It seemed so appealing at first. PetroKazakhstan
Only a few days ago, PetroKazakhstan's stock rose nicely on the company's announcement that it had received multiple expressions of interest in a possible buyout. We've since learned that one of the bidders was India's state-run Oil and Natural Gas Corp., and while no other suitors have identified themselves, many of the usual suspects (i.e., Chinese and European companies) have been named.
This makes a certain amount of sense, right? For all of this company's positives (including very low production costs), the market's worries about various legal disputes had pushed the stock down.
Not only is PetroKazakhstan engaged in a legal dispute with putative Russian partner Lukoil, but it is also squabbling with the government over production limits. The Kazakh government has ordered PetroKazakhstan to cut back production to a level that eliminates gas flaring -- the burning of gas released when crude oil is brought to the surface. (While the company alleges that the government has been discriminatory in its application of this law, the Kazakhs have fired back by accusing the company of continuing to flout the law.)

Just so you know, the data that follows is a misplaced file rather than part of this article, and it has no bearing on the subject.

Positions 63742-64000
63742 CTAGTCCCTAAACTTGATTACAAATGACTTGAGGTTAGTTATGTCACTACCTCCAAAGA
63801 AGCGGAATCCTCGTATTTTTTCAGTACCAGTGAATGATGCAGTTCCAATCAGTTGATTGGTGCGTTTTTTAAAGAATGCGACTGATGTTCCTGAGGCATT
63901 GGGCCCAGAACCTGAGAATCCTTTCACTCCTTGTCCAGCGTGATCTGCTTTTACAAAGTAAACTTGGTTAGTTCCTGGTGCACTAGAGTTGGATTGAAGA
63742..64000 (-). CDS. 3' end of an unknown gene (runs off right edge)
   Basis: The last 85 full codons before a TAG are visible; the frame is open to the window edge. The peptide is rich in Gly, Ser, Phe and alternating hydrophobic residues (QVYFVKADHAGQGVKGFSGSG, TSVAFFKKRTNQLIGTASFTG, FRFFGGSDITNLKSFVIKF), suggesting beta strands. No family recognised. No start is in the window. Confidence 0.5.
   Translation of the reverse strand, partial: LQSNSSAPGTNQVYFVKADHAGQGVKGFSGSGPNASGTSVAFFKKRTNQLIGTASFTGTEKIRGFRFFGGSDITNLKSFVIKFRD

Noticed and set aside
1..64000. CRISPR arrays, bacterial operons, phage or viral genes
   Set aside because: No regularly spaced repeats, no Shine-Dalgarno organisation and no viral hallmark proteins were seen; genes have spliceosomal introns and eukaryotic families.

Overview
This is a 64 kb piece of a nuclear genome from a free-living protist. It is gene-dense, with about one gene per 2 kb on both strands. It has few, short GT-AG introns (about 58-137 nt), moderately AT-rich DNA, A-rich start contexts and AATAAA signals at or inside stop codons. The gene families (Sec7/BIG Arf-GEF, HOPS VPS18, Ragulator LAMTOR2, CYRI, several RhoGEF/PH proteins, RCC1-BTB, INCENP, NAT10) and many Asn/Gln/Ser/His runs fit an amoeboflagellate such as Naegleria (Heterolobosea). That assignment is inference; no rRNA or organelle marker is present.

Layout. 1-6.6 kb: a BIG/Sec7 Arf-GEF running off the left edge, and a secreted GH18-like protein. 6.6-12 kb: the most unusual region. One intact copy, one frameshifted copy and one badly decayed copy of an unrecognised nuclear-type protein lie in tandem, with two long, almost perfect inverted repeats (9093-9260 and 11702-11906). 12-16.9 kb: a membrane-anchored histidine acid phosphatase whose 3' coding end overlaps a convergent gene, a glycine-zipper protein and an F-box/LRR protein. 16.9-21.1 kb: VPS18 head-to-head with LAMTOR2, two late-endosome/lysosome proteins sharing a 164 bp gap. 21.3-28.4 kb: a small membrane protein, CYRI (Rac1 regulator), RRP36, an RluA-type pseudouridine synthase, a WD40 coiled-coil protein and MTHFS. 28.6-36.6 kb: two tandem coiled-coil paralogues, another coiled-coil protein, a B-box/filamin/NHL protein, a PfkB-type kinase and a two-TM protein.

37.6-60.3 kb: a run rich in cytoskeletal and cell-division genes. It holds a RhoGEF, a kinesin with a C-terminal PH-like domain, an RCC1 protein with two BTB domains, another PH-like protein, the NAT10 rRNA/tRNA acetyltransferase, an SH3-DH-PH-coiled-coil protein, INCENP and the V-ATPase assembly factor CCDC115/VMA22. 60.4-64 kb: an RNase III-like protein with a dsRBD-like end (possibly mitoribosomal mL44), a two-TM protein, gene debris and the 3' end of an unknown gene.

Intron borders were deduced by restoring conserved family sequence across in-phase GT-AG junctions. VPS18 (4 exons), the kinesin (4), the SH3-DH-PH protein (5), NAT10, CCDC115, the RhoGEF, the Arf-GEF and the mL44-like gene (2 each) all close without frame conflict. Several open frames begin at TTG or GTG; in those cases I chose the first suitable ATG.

PetroKazakhstan's management now appears to be at least considering getting out of the game, but that may not be so simple after all. The Kazakh government has apparently stepped in by reminding everyone that they have the right of first refusal on any PetroKazakhstan asset sales. What's more, the government has the right to buy the assets in question at "market price."
Now, I'm neither an expert in Kazakh natural resources law nor a conspiracy buff, but I think it's fair to wonder what exactly this right of first refusal might mean with regard to PetroKazakhstan's attempts to strike a buyout deal. Could the government perhaps refuse any and all offers, instead strong-arming the company to sell to the government for a song?
I'm inclined to doubt it, but you never know. Kazakhstan doesn't exactly have a long and rich tradition of democracy, much less respect for Western-style contract law. While I fully respect Kazakhstan's rights and interests in protecting its own natural resources, it may not be equally interested in protecting the rights of foreign investors.
At this point, we seem to have a sea of unknowns. Will the flaring dispute get resolved? Who are the buyers? How much will they pay? Will the Kazakh government even let a deal happen?
With those questions in mind, I'm not sure the price on these shares is attractive enough just yet. For me, investing is about balancing risks and rewards. To me, all these unknowns only ramp up the risk side of the equation.
Fuel up with more takes on the oil and gas industry:
Fool contributor Stephen Simpson held no financial position in any companies mentioned in this article at the time of publication.